By Annelie Becher
Many dogs suffer hardship through no fault of their own:
• lose their homes because their humans don’t have enough money to buy food.
• lose their homes because their people need to move and can’t find a new home where dog keeping is possible or permitted.
• are put in shelters because their owners need to go to hospital and have no one to look after their friend.
• are euthanized because they are not wanted anymore.
• are being abused because their people don’t know how to control their anger.
• are being abused because their people think that beating a dog up is a good way of training him.
• are left alone all day long without any means of exercise or communication because their owners are at work from 9 to 5.
• are treated with steroids and antibiotics before a proper diagnosis is given.
• are being stuffed with unsuitable foods which create havoc in their bodies and ruin their health.
• are being used in all sorts of ways without concern.
The list could go on and on and on…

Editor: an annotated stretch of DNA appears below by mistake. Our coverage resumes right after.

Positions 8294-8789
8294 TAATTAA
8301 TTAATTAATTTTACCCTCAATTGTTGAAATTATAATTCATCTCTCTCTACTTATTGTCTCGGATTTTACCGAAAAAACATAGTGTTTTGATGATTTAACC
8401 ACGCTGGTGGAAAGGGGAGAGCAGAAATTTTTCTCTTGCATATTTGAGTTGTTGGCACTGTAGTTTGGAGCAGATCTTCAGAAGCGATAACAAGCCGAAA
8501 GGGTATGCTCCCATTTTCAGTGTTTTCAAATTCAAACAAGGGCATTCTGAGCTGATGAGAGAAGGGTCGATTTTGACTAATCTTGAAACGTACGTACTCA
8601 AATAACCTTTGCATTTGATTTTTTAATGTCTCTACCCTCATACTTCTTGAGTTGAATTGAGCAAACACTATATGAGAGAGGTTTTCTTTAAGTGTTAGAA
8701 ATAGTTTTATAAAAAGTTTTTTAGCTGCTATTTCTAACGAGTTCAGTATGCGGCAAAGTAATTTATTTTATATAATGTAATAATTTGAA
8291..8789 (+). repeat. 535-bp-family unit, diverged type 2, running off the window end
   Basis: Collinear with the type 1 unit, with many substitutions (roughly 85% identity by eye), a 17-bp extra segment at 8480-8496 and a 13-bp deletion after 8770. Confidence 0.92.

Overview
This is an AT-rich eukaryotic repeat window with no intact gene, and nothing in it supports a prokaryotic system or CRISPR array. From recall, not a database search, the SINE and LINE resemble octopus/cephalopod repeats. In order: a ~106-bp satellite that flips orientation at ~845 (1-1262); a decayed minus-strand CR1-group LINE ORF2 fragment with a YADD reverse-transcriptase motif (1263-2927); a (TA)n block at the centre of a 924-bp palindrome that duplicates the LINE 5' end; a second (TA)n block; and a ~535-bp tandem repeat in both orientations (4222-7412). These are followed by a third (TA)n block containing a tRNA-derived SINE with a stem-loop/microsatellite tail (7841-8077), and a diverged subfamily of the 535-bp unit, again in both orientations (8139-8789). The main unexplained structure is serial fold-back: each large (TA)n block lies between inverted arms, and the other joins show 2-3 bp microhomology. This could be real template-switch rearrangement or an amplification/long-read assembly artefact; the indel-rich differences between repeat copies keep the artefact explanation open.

Most of the hardship a dog suffers is caused by a human who dearly loves him. Isn’t that sad?
Can you help a dog in need?
• Could you donate some money or food to some dog owner who without help from friends would have to give his dog away?
• Could you adopt a dog who needs a new and perhaps even better home?
• Or could you give a helping hand to someone who is struggling to find someone who would look after his dog whilst he himself is in hospital?
• Could you teach someone how to properly train a dog? Perhaps run a charity dog training class?
• Could you volunteer to take someone else’s dog for walks when you take your own pooch out?
• Could you donate some money at a regular basis to an animal shelter?
I think we need to ask ourselves whether we are dog lovers or just in love with our own dogs.
As true dog lovers we could try to do our best every now and then to selflessly help an unfortunate canine – just to shine a little light for those who are less fortunate than our own and our friend’s dogs.
You never know what life holds in store for you – maybe one day it is your own dog who needs someone to protect him from harm and make him feel safe again.
Annelie Becher is a registered psychologist, trainer and author who specializes in helping dogs and their owners get along better.